Judy Helm Wright
I am a parent educator, family coach, personal historian, and have written more than 20 books, hundreds of articles and speak internationally on family issues, including care giving. Trained as a ready to learn consultant, I work with Head Start organizations and child care resource centers to train staff about building relationships. I also volunteer time writing end-of-life stories for Hospice.
Dwain, my husband of 50 years, and I have six grown children and 11 grandchildren. We consider our greatest success in life that our children like themselves and each other. The honorary title of “Auntie” is given in many cultures to the wise women who guide and mentor others in life.
The artichoke also became a teaching lesson when I, with my young family, moved into military housing in California to find Artichokes in their yard. Given that it takes two years for the vegetable to flower, the original gardener never got to see the seeds of her labor. Many times, our actions and reactions in life are felt by people we will never meet, but we plant the seeds of kindness anyway.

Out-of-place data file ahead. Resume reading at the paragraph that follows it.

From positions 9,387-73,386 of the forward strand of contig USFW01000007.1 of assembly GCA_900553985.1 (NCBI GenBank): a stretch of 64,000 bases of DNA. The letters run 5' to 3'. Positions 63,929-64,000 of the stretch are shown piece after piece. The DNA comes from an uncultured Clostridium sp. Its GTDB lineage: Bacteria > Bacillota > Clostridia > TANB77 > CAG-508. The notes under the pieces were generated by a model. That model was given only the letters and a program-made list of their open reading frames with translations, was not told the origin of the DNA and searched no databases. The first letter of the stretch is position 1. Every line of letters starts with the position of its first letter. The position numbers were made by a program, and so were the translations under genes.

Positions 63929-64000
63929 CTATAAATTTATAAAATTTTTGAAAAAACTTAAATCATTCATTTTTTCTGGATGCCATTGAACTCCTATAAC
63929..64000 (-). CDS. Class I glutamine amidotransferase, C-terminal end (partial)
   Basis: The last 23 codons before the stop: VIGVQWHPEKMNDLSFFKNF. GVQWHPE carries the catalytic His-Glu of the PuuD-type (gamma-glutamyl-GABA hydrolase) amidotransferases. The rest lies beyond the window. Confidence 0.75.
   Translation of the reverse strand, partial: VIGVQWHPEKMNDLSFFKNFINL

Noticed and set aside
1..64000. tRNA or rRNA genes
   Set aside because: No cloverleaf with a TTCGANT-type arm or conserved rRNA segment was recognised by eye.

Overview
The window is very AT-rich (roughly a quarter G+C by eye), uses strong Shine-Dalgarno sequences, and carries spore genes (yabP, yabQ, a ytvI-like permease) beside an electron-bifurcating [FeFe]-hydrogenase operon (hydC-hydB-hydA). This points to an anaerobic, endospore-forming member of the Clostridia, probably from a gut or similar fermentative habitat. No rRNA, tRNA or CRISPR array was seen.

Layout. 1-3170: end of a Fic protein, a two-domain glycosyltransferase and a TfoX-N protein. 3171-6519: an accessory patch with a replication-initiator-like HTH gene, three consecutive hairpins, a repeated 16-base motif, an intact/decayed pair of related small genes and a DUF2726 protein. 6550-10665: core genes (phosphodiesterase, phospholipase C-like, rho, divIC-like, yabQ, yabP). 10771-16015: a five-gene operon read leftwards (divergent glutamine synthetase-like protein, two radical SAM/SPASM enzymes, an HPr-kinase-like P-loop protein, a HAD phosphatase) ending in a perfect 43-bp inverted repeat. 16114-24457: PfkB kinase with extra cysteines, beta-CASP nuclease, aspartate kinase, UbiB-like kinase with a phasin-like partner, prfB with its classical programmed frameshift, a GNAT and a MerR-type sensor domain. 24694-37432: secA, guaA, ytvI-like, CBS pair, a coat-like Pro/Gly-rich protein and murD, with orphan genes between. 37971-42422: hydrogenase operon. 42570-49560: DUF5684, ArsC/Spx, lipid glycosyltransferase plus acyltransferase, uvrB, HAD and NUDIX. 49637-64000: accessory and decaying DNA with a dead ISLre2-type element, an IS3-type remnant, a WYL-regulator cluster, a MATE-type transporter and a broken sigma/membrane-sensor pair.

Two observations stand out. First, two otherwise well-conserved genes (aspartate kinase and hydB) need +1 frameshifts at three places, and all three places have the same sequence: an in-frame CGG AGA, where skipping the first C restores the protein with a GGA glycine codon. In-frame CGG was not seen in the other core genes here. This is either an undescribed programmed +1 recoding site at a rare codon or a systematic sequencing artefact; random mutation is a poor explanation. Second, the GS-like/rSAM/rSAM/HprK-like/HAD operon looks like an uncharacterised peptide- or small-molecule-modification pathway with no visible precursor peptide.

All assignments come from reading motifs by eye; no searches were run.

The symbol of the artichoke has great meaning in my teaching and writing. As I work with families, I see frequently only the outer edges are exposed and can be prickly, hard to open and sometimes bitter to the taste. They are closed to new ideas or methods. Many families prefer the known over the unknown, even when the old patterns and skills are not serving them well.
But, as you expose the artichoke and people to warmth, caring, and time, gradually the leaves begin to open and expose the real treasure—the heart.